By digging deeper and utilizing more police, paramedic and eyewitness testimony, prosecutors are going ahead with cases, even without the victim's help, she said. The number one priority, Lord said, is to make sure the victim is safe.
Kelly pointed to two deaths in Kanawha, which he said really made officials realize something had to be done.
In 2008, Nalisha Gravely was shot to death at a West Side Taco Bell by her longtime boyfriend, Desmond D. Clark.
Clark's criminal history leading up to the murder showed numerous charges he faced in magistrate, circuit and family court in Kanawha County. Many included domestic violence charges against Gravely.
Gravely's murder is a perfect example, Kelly said, of how the overlapping jurisdictions made it difficult to coordinate efforts.
He also noted the death of 11-year-old Jahlil Clements, who died on the side of the highway last year trying to get help as his mother's boyfriend, Ethan Chic-Colbert, was beating her. Chic-Colbert was convicted of domestic battery, child neglect resulting in death and three counts of gross child neglect creating a serious risk of bodily harm or death.
He is also suspected by prosecutors to be involved in the 2010 death of a woman who was shot to death outside the Bird House Café and Lounge on Sixth Avenue. She had a domestic violence petition against him when she was killed.
"Those two cases, more than anything else, is what resulted in this court," Kelly said.
Kanawha court officials hope to encourage other counties to implement the program. They've already made presentations to police and domestic violence advocates in Morgantown and Logan.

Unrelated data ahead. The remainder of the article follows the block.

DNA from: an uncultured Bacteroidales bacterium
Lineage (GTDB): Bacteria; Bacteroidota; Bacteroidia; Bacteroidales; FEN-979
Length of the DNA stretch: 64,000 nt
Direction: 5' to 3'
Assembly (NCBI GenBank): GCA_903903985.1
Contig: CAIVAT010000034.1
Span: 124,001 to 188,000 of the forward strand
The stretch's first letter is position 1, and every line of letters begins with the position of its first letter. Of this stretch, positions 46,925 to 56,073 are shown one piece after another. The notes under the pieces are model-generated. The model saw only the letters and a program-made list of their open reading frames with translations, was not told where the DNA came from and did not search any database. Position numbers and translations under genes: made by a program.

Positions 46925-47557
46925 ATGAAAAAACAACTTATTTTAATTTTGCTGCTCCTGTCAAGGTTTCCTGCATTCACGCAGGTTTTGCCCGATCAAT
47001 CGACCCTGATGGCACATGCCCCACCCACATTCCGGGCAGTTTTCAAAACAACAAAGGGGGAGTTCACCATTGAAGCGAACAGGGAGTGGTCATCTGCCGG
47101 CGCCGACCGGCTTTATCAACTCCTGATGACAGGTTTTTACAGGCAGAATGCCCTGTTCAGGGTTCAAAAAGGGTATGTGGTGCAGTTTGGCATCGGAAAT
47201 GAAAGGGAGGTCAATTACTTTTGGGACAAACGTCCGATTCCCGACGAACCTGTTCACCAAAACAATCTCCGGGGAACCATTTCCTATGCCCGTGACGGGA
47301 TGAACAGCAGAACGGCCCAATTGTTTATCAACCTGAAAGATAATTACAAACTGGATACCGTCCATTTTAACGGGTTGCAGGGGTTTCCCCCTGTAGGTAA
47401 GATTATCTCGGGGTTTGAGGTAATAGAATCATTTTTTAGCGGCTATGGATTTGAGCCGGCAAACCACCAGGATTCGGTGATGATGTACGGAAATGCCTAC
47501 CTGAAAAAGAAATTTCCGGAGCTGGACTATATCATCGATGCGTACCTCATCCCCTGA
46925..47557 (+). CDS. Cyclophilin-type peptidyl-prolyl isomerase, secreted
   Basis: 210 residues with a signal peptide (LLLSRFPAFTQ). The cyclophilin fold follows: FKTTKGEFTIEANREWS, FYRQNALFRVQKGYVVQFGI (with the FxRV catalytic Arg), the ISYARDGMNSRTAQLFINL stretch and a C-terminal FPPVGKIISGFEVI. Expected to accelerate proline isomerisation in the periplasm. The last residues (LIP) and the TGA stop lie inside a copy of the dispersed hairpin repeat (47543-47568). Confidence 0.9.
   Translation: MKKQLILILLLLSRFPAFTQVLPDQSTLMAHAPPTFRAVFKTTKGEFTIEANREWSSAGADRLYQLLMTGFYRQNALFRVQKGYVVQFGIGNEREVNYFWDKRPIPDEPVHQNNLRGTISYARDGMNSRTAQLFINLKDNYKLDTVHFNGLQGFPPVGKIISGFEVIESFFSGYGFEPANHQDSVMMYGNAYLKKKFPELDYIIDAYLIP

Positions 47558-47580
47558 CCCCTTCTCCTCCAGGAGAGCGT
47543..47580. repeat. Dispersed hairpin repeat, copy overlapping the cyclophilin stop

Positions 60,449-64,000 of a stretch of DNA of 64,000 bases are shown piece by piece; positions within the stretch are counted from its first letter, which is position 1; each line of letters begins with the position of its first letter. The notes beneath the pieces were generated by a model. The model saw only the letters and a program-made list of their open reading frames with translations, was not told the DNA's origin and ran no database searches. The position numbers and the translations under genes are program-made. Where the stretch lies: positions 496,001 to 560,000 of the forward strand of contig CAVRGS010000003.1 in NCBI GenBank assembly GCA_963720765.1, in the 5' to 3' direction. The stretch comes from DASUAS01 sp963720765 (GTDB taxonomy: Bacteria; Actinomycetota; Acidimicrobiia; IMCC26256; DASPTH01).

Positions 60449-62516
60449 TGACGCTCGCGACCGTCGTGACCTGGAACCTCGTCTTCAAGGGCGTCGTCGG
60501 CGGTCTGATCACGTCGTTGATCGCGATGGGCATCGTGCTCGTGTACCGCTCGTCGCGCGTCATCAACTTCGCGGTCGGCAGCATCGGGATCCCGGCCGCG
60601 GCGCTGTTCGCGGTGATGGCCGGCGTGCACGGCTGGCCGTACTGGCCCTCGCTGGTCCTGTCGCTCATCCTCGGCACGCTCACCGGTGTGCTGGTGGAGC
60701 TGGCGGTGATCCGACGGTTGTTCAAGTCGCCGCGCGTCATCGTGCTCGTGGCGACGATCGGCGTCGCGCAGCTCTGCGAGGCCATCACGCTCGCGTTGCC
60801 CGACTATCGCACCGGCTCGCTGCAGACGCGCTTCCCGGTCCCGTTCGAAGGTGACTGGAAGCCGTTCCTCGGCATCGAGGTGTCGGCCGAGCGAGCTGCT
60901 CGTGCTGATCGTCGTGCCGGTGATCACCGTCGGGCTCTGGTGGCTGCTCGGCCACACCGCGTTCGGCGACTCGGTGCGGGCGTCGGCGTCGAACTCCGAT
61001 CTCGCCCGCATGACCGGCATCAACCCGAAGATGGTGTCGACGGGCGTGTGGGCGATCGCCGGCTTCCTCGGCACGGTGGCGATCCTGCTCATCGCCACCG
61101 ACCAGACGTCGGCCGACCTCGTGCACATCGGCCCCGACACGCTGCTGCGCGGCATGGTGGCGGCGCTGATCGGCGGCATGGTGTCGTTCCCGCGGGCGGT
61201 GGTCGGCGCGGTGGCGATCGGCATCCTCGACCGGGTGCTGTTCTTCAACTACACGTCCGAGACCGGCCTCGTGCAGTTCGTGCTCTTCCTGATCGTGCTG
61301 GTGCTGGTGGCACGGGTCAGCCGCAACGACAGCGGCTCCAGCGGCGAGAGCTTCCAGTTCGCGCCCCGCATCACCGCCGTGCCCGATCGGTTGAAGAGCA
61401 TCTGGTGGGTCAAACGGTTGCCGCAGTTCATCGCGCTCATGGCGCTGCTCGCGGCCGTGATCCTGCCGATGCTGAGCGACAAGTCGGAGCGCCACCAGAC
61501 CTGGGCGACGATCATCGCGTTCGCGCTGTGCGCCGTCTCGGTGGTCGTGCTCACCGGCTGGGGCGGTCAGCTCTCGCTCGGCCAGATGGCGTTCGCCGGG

"One of our goals is to have a cafeteria plan," Kelly said. "If some family courts can't do all parts of what we can do, since we have five judges, they can take parts of what we have and apply it.
"Someone who violates a protective order goes in front of a magistrate judge in 54 counties. A family court should be able to hear that. That's their order."
While the number of domestic violence cases hasn't dropped because of the program, Kelly said what counts is that things are being handled better. He believes that might eventually result in less violence.
"I don't think we will see a drop for probably another year, but I can guarantee there are some people who are going to see a drop immediately, because, for the first time, they're being held accountable," he said.
Public defender Rocky Holmes said word is spreading around the county that domestic violence cases are being taken more seriously.
Public defender Sara Whitaker stood with her client, another man charged with domestic violence, in front of Kelly on Friday afternoon. She explained that he had enrolled in treatment with the VA hospital.
"It looks like things are going well," the judge said to him, firmly. "You're doing good -- a lot better than last time."
Reach Kate White at firstname.lastname@example.org or 304-348-1723.